Also are you really only doing 3D vis with just 2 slices, or a full stack of images?

Depending on your needs you may want to use a 3D texture, and use multiple slices parallel to the display blended together in multipass to get the effect you want.

Google for GPU volume rendering to get lots of tips on this kind of thing.


Yes I could do what you suggested, creating bunches of strips which connect the 2 textures, but that's an aweful overload because i'd have to connect every texel of tex1 to its neigboring texel (in z direction) before I can render the radiographic. With such overhead I might as well do this using the CPU.

No, you misunderstand. I mean draw a single quad for the side that connects the two slices, textured with a 2XN texture. Simple and cheap. If you're rendering M equally-spaced slices instead of just 2, it's still just a single quad for each side (4 sides total), but you're texturing each with an MxN texture instead. Of course it depends on what you want to see for side views. If opaque sides, then this is what you want (or use a 3D texture). If you want to "see through" the volume on the sides, you probably want the 3D texture approach.


I figure there's got to be a way to do this in OpenGL, but I have not received a decicive hint as to how to do this. That is, filling the intergap voxels with interpolated data from it's neighboring texels.

It all depends on what you want to see. OpenGL renders 2D surfaces. If you want to do volume vis as it sounds like you do, you have simulate that with 2D surfaces, or reprogram your GPU using shaders to implement some sort of ray-marching algorithm.

Best I can infer, you probably want a 3D texture rendered using multiple 2D slices parallel to the view plane, textured using projective texturing.

umugl
04-21-2008, 07:15 AM
Thanks Dark Photon,

and yes, I'd like to see radiographic projections of the volume from any angle, so a surface texture of a side view of the original stack won't be enough. That would only be ok if using cut planes. As mentioned I need to stay away from shaders, which excludes all the material I chewed through on conventional GPU-based volume rendering.

So how would I use a single z-directional stack of 2D textures (or one 3D texture, 2D seems to have way better performance though) to create a radiographic view from any view angle without having to revert to using 3 2D texture stacks (one each for X, Y and Z) which smells like that would create way too much redundant memory overhead.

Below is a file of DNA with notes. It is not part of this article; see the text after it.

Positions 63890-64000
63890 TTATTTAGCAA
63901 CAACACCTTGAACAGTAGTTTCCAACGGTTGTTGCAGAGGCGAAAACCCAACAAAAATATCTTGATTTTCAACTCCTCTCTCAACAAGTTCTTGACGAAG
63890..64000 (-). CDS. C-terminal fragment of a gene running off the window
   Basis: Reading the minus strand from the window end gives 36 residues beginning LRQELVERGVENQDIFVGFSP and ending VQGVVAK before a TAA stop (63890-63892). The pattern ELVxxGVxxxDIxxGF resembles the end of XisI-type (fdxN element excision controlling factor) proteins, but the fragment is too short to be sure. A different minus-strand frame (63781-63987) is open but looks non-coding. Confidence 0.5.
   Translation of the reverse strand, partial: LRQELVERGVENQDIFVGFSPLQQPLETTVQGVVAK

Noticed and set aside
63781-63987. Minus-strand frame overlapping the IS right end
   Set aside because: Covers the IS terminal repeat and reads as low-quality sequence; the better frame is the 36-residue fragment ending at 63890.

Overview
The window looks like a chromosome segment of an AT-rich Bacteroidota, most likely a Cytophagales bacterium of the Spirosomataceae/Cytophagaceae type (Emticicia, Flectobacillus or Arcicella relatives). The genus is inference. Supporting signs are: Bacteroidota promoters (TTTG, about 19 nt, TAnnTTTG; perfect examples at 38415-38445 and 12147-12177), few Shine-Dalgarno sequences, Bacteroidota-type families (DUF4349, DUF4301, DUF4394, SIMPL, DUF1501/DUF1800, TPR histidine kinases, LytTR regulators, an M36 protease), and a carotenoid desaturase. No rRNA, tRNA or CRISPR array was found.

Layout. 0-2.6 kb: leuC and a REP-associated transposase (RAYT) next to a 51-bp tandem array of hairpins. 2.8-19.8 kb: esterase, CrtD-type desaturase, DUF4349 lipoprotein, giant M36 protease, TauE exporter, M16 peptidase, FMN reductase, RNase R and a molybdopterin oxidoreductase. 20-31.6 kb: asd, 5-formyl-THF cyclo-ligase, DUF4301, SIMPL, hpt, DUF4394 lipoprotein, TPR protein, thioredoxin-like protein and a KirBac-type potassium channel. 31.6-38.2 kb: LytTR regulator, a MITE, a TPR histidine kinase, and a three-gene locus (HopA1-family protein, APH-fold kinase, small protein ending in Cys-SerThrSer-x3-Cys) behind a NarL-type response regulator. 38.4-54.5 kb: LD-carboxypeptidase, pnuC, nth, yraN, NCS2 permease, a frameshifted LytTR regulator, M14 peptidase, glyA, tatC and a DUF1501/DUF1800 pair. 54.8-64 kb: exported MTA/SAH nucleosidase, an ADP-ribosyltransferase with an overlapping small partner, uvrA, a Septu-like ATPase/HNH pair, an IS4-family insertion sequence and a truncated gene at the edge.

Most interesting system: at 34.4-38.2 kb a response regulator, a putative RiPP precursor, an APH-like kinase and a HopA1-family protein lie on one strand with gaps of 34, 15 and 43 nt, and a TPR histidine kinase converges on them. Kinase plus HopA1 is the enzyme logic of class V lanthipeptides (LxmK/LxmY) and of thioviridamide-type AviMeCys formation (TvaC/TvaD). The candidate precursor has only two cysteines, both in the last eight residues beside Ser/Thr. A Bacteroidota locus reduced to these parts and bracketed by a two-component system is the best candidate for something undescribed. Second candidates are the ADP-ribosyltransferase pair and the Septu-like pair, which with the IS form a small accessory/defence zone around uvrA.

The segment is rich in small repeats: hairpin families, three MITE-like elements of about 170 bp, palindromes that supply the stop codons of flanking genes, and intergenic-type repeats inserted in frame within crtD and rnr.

And yes, it would be a lot more than just 2 texture planes, and it would be radiographic and MIP projections. I only tried to keep it simple. Essentially I am playing with a volume renderer without the use of shaders. And the next step would be a 3D surface tesselator, but that is a separate topic for later.

Thanks!

Dark Photon
04-22-2008, 11:41 AM
...I need to stay away from shaders, which excludes all the material I chewed through on conventional GPU-based volume rendering.
No, just the recent stuff that uses shaders.


So how would I use a single z-directional stack of 2D textures (or one 3D texture, 2D seems to have way better performance though) to create a radiographic view from any view angle without having to revert to using 3 2D texture stacks (one each for X, Y and Z)

This is what I suggested in my last line: "3D texture rendered using multiple 2D slices parallel to the view plane, textured using projective texturing." None of that requires shaders.

3D texture. This solves your holes on the sides problem. No shaders here.

Rendered using multiple 2D slices parallel to the view plane. This allows you to sample the volume at various depths. No shaders here.

Textured using projective texturing. You want to use the world-space location of the planes to compute the texture coordinates for the 3D texture. Available via TEXGEN. No shaders here.

For MIP you can use a blend mode of MAX. No shaders here.

So the basic concept doesn't require shaders. However, some specific bit of processing you might want to do per ray might. Read up on projective texturing, 3D textures, blend modes, etc. and see.

There's probably lots of old refs on this approach out there. I'm no guru on it. As an example, Mark Harris (www.markmark.net) used this approach for rendering clouds from 3D density textures (skip over all the earlier work on rendering clouds from particles). For instance, search for Flat 3D Textures and Sliced Volume Rendering in his dissertation. For the general idea of Sliced Volume Rendering, see Algorithm 4 on pg. 125. See also the refs he sites for Sliced Volume Rendering.